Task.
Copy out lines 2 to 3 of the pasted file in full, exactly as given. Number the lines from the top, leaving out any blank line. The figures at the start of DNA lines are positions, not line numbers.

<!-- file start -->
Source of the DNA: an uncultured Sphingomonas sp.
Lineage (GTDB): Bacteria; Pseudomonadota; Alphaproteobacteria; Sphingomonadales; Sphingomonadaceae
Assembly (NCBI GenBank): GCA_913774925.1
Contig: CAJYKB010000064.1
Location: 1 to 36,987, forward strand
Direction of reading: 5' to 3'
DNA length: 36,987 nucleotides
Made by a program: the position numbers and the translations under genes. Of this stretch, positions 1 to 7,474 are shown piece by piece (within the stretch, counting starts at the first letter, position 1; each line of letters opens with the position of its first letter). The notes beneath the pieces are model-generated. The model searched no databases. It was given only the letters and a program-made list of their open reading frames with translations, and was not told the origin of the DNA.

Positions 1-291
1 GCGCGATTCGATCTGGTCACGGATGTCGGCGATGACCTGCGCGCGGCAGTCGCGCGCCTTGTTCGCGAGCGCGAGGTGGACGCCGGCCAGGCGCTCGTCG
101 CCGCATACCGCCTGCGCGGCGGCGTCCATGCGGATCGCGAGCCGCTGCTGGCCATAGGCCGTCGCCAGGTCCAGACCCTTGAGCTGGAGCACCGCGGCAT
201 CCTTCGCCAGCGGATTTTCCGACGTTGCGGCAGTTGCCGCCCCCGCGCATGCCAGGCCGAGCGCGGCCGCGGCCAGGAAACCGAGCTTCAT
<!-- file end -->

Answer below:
Lineage (GTDB): Bacteria; Pseudomonadota; Alphaproteobacteria; Sphingomonadales; Sphingomonadaceae
Assembly (NCBI GenBank): GCA_913774925.1